The 288-nucleotide (nt) 3' untranslated region (UTR) in the genome of the bovine coronavirus (BCoV) and 339-nt 3' UTR in the severe acute respiratory syndrome (SARS) coronavirus (SCoV) can each replace the 301-nt 3' UTR in the mouse hepatitis coronavirus (MHV) for virus replication, thus demonstrating common 3' cis-replication signals. Here, we show that replacing the 209-nt MHV 5' UTR with the ∼63%-sequence-identical 210-nt BCoV 5' UTR by reverse genetics does not yield viable virus, suggesting 5' end signals are more stringent or possibly are not strictly 5' UTR confined. To identify potential smaller, 5'-common signals, each of three stem-loop (SL) signaling domains and one inter-stem-loop domain from the BCoV 5' UTR was tested by replacing its counterpart in the MHV genome. The SLI/II domain (nucleotides 1 to 84) and SLIII domain (nucleotides 85 to 141) each immediately enabled near-wild-type (wt) MHV-like progeny, thus behaving similarly to comparable 5'-proximal regions of the SCoV 5' UTR as shown by others. The inter-stem-loop domain (nt 142 to 173 between SLs III and IV) enabled small plaques only after genetic adaptation. The SLIV domain (nt 174 to 210) required a 16-nt extension into BCoV open reading frame 1 (ORF1) for apparent stabilization of a longer BCoV SLIV (nt 174 to 226) and optimal virus replication. Surprisingly, pleiomorphic SLIV structures, including a terminal loop deletion, were found among debilitated progeny from intra-SLIV chimeras. The results show the inter-stem-loop domain to be a potential novel species-specific cis-replication element and that cis-acting SLIV in the viral genome extends into ORF1 in a manner that stabilizes its lower stem and is thus not 5' UTR confined.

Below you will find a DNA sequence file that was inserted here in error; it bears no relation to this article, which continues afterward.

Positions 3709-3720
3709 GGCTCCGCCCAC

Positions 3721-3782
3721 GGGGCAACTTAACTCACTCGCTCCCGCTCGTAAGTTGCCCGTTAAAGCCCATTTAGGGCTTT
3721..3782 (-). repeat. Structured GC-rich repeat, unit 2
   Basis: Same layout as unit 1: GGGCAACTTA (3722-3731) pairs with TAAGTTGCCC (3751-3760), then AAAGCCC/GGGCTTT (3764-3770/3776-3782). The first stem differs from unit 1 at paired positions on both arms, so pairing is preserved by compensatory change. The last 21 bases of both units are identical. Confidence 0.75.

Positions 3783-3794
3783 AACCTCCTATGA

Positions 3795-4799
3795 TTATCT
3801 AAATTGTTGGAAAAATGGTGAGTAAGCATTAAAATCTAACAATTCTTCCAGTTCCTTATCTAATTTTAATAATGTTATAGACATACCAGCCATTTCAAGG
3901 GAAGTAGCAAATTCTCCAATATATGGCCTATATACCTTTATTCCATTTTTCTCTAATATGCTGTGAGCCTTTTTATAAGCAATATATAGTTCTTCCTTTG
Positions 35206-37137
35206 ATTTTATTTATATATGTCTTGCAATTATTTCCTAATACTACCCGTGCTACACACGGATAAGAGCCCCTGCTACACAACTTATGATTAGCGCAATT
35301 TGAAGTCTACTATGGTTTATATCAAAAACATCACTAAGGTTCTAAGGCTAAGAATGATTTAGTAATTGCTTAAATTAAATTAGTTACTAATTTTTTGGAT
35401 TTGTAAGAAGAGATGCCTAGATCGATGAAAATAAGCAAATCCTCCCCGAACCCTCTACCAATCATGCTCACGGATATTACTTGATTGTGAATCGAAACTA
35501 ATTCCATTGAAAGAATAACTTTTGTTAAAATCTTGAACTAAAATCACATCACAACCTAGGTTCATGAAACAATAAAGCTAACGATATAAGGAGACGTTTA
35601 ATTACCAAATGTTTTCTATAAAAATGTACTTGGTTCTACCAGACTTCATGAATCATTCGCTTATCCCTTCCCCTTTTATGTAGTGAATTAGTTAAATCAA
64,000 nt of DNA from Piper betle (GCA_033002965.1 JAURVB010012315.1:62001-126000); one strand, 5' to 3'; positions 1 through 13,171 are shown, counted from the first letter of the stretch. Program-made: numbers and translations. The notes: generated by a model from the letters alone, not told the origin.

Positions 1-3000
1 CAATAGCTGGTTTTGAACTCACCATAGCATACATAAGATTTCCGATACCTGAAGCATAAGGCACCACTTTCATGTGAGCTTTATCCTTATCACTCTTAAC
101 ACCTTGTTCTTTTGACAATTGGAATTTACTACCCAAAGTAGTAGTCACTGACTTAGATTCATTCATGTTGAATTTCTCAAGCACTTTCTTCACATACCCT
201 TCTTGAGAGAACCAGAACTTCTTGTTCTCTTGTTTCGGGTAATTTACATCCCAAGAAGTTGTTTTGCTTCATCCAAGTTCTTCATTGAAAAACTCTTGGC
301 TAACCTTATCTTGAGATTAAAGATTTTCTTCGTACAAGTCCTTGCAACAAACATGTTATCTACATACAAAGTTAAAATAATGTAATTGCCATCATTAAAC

Available at: http://works.bepress.com/david_brian/2/